The Liar

January 13, 2018

in Plays

Play (2013)
by David Ives
Adapted from the comedy (1644) by Pierre Corneille

Directed by Marta Rainer

Wellesley Repertory Theatre
Ruth Nagel Jones Theatre
Wellesley College, Wellesley, MA
January 11 – February 4, 2018

Set Design: David Towlun; Costume Design: Chelsea Kerl; Fight Director: Ted Hewlett

With Angela Bilkic (Lucrece),Ariela Nazar-Rosen (Clarice), Paul Michael Valley (Alcippe), Dan Prior (Dorante), Danny Bolton (Philiste), Marta Rainer(Isabelle, Sabine), John Kinsherf (Gernote), Sam Warton (Cliton)

Angela Bilkic as Lucrece, Ariela Nazar Rosen as Clarice in 'The Liar'

Angela Bilkic as Lucrece
Ariela Nazar Rosen as Clarice
in “The Liar”
Photo: Courtesy of Wellesley Repertory Theatre

A wonderfully acted and beautifully written farce by contemporary playwright David Ives, based on a comedy by seventeenth century French playwright Pierre Corneille.

Dorante (Dan Prior) is an inveterate liar, and uses his talents in that regard to try to seduce Clarice (Ariela Nazar-Rosen), though he mistakes her for Lucrece (Angela Bilkic). Clarice is engaged to Alcippe (Paul Michael Valley) who is none too pleased with this. Meanwhile, Dorante’s father, Geronte (John Kinsherf), gets pulled into the action as a sponsor of a relationship that Dorante invents completely. It’s a royal mess all around as Dorante and his newly hired man-in-waiting, Cliton (Sam Warton), surf the various waves created by Dorante’s deceptions and Clarice’s and Lucrece’s responses. Aided by the maid Isabelle (Marta Rainer), who engages with Cliton as well as advising the women, the intrigues become thick and furious.

The amazing thing about this play is the sheer wit with which the couplets, all in iambic pentameter, are written. One line after another is completely amusing, filled to the brim with unexpected and very funny word sequences. If the lyrics were in a musical, they would be one a par with those in Miranda’s Hamilton or Sondheim’s A Little Night Music – clever, tight and endlessly entertaining.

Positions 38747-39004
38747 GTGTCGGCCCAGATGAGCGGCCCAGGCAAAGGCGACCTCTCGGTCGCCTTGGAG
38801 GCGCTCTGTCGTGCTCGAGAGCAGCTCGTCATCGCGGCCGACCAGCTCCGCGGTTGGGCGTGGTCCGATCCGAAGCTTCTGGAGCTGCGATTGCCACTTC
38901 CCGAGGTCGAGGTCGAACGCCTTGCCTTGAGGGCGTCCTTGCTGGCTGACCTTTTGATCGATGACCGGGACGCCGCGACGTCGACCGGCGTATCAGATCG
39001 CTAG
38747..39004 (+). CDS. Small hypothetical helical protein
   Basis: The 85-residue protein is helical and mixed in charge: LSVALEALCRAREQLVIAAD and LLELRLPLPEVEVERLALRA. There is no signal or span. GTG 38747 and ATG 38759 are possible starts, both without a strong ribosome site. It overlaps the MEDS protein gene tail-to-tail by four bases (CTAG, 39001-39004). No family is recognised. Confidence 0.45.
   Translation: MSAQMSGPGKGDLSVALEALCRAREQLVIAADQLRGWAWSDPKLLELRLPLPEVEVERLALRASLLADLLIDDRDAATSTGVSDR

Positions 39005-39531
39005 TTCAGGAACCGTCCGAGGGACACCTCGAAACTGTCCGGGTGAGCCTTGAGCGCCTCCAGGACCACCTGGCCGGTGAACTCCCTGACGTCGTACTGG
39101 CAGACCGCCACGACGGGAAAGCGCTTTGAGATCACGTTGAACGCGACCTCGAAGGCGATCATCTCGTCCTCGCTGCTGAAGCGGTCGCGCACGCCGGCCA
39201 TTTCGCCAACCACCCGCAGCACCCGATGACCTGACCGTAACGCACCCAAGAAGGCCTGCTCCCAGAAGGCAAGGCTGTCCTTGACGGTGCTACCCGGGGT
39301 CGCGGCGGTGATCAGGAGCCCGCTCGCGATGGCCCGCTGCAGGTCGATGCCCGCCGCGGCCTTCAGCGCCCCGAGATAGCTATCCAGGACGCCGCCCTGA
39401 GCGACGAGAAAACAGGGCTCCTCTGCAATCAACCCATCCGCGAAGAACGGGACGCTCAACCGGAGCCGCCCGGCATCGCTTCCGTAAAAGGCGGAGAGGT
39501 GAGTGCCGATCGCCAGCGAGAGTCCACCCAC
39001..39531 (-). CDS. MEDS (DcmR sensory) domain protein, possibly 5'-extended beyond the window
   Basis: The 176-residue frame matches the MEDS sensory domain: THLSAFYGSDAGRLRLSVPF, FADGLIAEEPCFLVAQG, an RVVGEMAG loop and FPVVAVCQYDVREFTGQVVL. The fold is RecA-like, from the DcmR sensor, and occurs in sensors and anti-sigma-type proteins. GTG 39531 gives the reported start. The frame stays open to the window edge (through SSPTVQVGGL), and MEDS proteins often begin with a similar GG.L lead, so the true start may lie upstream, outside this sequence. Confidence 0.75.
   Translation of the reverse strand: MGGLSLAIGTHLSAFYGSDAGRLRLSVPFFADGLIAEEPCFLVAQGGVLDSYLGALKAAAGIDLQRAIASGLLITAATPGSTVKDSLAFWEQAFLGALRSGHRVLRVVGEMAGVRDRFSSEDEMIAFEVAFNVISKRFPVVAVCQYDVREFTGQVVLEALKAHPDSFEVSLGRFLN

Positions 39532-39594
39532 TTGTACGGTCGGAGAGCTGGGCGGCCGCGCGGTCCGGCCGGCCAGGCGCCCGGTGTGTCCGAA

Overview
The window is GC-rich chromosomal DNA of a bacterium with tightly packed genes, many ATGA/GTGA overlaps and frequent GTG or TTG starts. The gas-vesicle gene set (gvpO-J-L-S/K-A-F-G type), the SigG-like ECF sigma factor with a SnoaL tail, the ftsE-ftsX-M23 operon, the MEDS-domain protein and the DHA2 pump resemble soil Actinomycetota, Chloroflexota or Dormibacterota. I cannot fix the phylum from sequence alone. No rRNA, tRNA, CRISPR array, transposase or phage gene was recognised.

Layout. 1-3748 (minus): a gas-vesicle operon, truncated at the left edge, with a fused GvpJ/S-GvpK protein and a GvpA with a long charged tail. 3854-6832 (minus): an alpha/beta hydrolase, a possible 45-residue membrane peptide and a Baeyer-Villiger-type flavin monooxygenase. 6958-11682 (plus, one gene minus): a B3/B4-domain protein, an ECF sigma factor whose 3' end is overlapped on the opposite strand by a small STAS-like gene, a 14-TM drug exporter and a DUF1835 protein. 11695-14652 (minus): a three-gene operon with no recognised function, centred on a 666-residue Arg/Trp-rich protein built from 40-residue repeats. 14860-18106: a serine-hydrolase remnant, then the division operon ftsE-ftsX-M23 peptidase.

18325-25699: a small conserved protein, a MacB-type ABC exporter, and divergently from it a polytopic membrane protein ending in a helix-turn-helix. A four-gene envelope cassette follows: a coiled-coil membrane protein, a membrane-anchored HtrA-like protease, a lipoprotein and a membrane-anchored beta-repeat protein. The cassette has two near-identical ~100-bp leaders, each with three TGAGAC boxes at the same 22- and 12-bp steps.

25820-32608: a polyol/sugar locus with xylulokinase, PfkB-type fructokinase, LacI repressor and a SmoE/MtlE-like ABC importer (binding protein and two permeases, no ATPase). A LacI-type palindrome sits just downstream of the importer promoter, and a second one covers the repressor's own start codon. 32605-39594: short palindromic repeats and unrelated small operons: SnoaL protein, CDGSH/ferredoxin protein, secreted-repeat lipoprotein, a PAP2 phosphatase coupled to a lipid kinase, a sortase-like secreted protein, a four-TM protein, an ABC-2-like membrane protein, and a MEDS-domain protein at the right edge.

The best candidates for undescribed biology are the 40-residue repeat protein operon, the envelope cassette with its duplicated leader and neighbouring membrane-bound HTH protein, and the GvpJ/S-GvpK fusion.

To pull this off pretty much without a hitch for the almost two and a half hours of this play is no mean feat and the actors achieve this consistently well. All of them are excellent and declaim their not insignificant parts with full command of their lines while routinely evoking considerable humor with them.

A particular indication of the quality of the production was reflected, in the performance I saw, in which the role of Isabelle/Sabine, due to illness of the actor who plays the role, had to be played by director Marta Rainer with script in hand. She did a marvelous job and the production did not suffer at all from that unexpected compromise. At one point the director came on stage inadvertently without the script in hand and made an improvisational line about needing to go back for it, which worked beautifully well.

In the title role, as Dorante, Dan Prior gives a sleek and charming performance, somehow making his less than noble character sympathetic enough to carry him through to the benevolent eventualties.

As Clarice, Ariela Nazar-Rosen creates a kind of Valley Girl accent that works very well under the circumstances. It’s a very funny twist on a baroque French role and she pulls it off with a lot of humor.

Angela Bilkic, who did a fine job in Wellesley’s Three Sisters a few years ago, returns as Lucrece, the silent one of the two partners – at least up to a point; she and Clarice, dolled up in their psychedelic blue and pink wigs, add a whole new dimension to the idea of gentrified French society women. Bilkic’s Lucrece has composure, grace, and when the time comes, the necessary articulate ferocity.

Paul Michael Valley was officially the understudy for Alcippe, but he has assumed the role flawlessly and, totally in command of his lines, gives the part a blustery robustness it deserves.

Staging is expertly done, with a lot of cleverly added gestural choreography, and excellent fight design. All kinds of inventive movements give the production a continually kinetic and lively feel.

To make a production written in rhymed couplets interesting and stimulating for two and a half hours is a real trick of writing and production, and both are in fine form here.

David Towlun’s set is an inventive three dimensional fleur-de-lys and it gives the flavor, in an abstract space, of the place and time. A beautiful red curtain spreads across the stage, giving a Comedie Francaise flavor to the whole thing. Intimate and engaging, the show keeps one laughing consistently all the way through.

– BADMan

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